TP: One thing that stands out to me is a project I did with Exene Cervenka sometime around 1995. She wrote this incredible spoken-word piece about the uni-bomber for the BBC to be performed and recorded at Jabberjaw in Los Angeles. Exene had this cool vintage shop on Sunset Blvd in Silverlake called You’ve Got Bad Taste, where she also had bands play live on Sunday afternoons where we drank beer out of coffee mugs on the sidewalk. One Sunday afternoon Kevin and I ended up playing some songs at Exene’s shop, after which she invited me to write the music to this piece on the uni-bomber she was working on for this BBC thing. This was the first time music intersected with worldly events for me, and I felt moved to tears by it all, honestly. I never saw the footage recorded for the BBC, but the performance is still quite a vivid memory, one I hold close to my heart to this day.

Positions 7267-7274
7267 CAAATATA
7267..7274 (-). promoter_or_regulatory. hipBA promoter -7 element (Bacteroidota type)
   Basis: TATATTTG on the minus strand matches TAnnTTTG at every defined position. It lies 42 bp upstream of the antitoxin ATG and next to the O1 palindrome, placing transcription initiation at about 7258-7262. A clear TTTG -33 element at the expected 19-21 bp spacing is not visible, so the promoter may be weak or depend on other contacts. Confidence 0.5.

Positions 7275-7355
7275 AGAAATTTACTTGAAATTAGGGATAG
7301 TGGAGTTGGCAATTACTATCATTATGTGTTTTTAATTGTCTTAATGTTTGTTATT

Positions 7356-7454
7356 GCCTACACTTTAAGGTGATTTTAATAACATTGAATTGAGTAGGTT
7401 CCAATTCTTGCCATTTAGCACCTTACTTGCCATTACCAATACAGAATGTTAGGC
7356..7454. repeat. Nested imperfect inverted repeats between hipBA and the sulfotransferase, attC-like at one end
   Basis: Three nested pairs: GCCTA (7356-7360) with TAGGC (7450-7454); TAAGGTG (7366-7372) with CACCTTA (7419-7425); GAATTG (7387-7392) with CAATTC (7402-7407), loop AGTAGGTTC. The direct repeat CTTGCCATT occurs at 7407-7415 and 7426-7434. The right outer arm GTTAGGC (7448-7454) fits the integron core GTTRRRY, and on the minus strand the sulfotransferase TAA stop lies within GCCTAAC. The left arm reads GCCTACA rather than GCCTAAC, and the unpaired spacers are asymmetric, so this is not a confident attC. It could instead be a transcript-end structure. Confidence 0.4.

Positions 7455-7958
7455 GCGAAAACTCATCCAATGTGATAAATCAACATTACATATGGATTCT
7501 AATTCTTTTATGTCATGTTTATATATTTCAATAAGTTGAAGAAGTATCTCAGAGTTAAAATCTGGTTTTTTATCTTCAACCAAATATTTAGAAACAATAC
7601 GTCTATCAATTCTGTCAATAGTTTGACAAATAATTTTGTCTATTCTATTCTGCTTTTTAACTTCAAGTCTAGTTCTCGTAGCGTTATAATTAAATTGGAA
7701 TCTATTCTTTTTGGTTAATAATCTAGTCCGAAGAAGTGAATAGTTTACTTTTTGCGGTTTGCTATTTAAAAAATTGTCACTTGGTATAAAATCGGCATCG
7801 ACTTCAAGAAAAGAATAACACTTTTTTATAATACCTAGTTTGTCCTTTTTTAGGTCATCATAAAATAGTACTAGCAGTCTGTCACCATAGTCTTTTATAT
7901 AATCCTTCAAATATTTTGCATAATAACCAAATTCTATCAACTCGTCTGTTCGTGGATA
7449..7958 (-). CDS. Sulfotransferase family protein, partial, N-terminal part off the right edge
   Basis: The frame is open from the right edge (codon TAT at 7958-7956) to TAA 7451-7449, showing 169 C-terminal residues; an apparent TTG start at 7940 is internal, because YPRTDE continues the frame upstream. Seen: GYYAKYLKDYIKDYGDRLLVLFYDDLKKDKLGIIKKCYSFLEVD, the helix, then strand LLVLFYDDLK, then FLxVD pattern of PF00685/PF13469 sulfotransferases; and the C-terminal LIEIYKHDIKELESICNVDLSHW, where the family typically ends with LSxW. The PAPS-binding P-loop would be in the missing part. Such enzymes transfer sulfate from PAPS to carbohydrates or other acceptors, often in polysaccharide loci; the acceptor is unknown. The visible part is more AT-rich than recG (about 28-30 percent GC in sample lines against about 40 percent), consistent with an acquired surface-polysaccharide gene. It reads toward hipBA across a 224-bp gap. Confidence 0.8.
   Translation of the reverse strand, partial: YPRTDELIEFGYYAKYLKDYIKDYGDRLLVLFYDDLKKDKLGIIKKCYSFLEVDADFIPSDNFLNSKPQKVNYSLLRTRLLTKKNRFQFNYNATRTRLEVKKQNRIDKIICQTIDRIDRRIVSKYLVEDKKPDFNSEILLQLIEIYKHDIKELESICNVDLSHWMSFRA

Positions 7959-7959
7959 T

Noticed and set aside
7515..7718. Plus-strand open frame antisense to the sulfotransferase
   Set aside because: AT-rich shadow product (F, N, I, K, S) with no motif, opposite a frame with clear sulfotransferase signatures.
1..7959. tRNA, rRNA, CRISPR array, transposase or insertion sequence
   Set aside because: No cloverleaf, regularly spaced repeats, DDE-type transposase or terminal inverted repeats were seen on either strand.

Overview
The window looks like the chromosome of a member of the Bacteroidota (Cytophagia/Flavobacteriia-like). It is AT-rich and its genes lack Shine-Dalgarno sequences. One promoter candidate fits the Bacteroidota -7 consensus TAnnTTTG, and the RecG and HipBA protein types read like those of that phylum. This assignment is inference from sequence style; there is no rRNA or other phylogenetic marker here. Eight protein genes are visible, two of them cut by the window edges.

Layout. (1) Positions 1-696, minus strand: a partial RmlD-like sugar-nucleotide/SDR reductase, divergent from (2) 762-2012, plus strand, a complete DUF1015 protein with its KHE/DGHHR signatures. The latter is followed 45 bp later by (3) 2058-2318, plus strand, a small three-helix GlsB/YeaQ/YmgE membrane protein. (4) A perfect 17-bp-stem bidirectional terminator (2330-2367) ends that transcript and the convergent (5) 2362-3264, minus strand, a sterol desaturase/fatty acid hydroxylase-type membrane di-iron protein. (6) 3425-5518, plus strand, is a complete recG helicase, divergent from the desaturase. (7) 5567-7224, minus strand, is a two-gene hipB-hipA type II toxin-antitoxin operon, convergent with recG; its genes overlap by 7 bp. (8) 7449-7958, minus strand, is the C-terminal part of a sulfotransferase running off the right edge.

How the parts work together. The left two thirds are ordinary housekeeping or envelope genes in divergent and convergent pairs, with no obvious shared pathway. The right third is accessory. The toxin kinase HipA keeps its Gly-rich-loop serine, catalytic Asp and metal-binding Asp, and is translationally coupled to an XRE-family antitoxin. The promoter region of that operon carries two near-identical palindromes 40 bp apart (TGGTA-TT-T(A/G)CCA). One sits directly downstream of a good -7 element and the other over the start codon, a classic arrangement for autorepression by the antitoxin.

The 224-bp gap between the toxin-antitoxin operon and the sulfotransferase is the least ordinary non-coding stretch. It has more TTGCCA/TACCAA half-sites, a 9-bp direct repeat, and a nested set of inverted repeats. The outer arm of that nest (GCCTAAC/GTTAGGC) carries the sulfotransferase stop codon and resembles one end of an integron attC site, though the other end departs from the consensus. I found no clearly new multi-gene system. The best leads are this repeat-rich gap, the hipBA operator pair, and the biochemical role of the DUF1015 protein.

OS: When you moved to Olympia, what was the most glaring difference from your time in Los Angeles? How quickly did you find yourself getting immersed in the scene in Olympia?